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United States v. Bowley

January 26, 2006; as amended February 17, 2006

UNITED STATES OF AMERICA, APPELLANT
v.
GARY BOWLEY



Appeal from the District Court of the Virgin Islands, Division of St. Thomas and St. John (Crim. No. 04-cr-00169-1) District Judge: Hon. Raymond L. Finch, Chief Judge.

The opinion of the court was delivered by: McKEE, Circuit Judge.

PRECEDENTIAL

Argued: December 8, 2005

Before: SCIRICA, Chief Judge, McKEE and and NYGAARD, Circuit Judges.

OPINION

We are asked to determine if the district court erred in suppressing certain evidence the government sought to introduce in this prosecution of an illegal alien for illegally reentering the United States. The evidence the district court suppressed pertained to the alien's identity. For the reasons that follow, we will reverse and remand to the district court for further proceedings.

I. FACTS AND PROCEDURAL HISTORY

In early August 2004, Sergeant Bernard Hendricks of the Virgin Islands Police Department ("VIPD") was investigating a series of armed robberies in the Coral Bay area of St. John. During the course of that investigation, he learned that Gary Bowley had been involved in those robberies as well as other illegal activities, including drug dealing. That information was provided by individuals who had previously provided reliable information to the VIPD. Bowley was known to the VIPD as "Junior."

On August 16, 2004, at approximately 11:30 a.m., Hendricks and another VIPD officer drove to Bowley's residence in their police car. Upon arriving, they called to Bowley who came out and spoke with the officers. They asked Bowley if he had any documents that would show that he was lawfully present in the United States. In response, Bowley admitted that he was in the United States illegally, and he gave the officers a Jamaican passport containing his photograph and the name "Junior Anthony Miller." Hendricks then asked Bowley if he would accompany them to the police station, and Bowley agreed.

Later that same day, the officers contacted the Office of Immigration and Customs Enforcement ("ICE"). The next day, ICE agents took Bowley and two other illegal aliens to St. Thomas for a hearing before an immigration judge. At the ICE offices, Bowley's fingerprints (and those of the two other aliens) were electronically scanned. The computer database matched the scan to the fingerprint records of "Gary Bowley."

Immigration records showed that Bowley was a citizen of Jamaica who had previously been deported from the United States on November 17, 2000, following convictions for selling marijuana, attempted robbery, possession of a weapon and "bail jumping." After matching the fingerprints, an ICE agent advised Bowley of his Miranda rights and Bowley told the agent that he did not want to make a statement.*fn1 Nevertheless, an ICE agent subsequently questioned Bowley about biographical data such as his parents' names, his occupation, and whether he had any children.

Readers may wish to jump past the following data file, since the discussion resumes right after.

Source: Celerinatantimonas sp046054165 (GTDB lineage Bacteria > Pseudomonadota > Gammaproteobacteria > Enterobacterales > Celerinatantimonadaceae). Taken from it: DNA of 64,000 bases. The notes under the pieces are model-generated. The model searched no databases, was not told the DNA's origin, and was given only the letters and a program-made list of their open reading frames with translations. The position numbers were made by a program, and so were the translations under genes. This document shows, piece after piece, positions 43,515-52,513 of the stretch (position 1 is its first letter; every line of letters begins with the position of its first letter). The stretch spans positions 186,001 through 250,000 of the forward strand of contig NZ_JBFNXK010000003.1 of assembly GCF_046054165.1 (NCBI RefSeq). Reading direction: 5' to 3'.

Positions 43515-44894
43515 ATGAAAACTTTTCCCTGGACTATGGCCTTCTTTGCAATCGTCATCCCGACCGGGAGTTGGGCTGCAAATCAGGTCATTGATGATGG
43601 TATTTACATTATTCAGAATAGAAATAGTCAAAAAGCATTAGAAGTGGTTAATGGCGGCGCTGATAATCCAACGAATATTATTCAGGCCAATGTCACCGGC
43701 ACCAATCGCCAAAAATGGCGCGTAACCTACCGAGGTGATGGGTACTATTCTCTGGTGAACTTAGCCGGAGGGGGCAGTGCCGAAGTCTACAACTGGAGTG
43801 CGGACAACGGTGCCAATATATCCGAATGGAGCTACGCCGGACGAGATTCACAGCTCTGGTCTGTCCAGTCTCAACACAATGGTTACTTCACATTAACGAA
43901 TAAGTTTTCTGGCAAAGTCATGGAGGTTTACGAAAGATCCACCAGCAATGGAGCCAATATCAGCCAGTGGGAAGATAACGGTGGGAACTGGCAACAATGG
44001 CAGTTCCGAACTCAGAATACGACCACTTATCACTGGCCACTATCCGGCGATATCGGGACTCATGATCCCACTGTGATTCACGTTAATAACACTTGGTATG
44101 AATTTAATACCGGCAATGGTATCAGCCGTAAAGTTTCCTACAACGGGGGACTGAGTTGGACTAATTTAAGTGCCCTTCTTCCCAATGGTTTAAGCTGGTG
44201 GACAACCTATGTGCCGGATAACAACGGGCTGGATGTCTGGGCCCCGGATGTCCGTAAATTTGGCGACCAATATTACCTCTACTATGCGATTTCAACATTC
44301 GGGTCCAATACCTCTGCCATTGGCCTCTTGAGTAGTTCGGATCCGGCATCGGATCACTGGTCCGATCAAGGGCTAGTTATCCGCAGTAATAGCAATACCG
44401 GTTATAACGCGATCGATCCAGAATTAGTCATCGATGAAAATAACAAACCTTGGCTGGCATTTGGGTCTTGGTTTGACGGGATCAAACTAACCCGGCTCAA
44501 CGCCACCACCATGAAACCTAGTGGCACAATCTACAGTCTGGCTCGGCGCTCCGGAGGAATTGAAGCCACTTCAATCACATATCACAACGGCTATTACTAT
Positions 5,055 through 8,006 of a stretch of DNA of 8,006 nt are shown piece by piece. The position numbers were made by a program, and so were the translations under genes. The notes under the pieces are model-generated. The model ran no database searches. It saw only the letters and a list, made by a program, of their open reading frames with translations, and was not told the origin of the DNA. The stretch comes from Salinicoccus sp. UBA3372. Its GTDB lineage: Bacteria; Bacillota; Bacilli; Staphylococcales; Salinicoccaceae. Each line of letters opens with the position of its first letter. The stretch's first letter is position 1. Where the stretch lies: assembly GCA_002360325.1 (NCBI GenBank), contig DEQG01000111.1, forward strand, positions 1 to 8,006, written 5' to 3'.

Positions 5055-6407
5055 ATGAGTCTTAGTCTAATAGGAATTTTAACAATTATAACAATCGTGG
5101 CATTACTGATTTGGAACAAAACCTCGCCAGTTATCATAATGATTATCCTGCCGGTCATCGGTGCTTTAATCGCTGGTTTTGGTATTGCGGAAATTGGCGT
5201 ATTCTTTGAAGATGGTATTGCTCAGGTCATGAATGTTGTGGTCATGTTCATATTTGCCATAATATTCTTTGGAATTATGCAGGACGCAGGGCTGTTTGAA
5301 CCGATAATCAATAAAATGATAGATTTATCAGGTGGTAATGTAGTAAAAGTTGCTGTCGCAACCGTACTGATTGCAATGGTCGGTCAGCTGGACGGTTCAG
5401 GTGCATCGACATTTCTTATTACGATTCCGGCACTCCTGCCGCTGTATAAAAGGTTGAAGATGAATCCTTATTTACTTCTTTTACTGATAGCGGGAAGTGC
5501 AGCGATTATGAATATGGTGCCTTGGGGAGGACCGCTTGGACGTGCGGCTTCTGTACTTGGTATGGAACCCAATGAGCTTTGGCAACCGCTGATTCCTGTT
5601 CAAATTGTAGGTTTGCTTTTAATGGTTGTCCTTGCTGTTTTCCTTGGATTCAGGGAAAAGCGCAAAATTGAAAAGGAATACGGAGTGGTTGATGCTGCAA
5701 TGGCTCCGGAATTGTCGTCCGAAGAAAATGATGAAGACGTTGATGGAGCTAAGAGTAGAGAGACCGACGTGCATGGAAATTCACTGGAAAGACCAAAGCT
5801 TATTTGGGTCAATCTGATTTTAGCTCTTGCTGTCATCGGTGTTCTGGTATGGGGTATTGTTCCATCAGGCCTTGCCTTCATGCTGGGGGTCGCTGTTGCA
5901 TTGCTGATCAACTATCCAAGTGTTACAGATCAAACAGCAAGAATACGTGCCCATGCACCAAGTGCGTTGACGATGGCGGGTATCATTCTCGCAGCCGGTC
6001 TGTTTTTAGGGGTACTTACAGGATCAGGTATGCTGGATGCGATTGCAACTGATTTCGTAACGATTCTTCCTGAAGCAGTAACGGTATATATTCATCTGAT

Thereafter, a criminal information was filed charging Bowley with one count of illegally reentering the United States after having been previously deported, in violation of 8 U.S.C. § 1326(a), (b)(2). Bowley responded by filing a motion "to suppress all evidence obtained from him, including his statement that he was illegally in the United States, his passport, his fingerprints, and the statements that he made after refusing to waive his Miranda rights." App. 13-14.*fn2

At the ensuing suppression hearing, the government argued that the VIPD officers had reasonable suspicion for an investigative detention of Bowley from the time they encountered him at his home. The government also argued that Bowley "was not under arrest when he was handcuffed, transported to the police station in St. John, [and] held overnight in a cell . . . but was merely detained pending further diligent investigation." App. 14. The district court denied Bowley's motion in part and granted it in part.

The district court agreed with the government that the VIPD officers had reasonable suspicion to investigate Bowley based on the information they had received from people in the area concerning his involvement in illegal activities including the robberies the police were investigating. The district court based that conclusion on the fact that those people had previously given reliable information, and that their reports corroborated each other. Therefore, the district court ...


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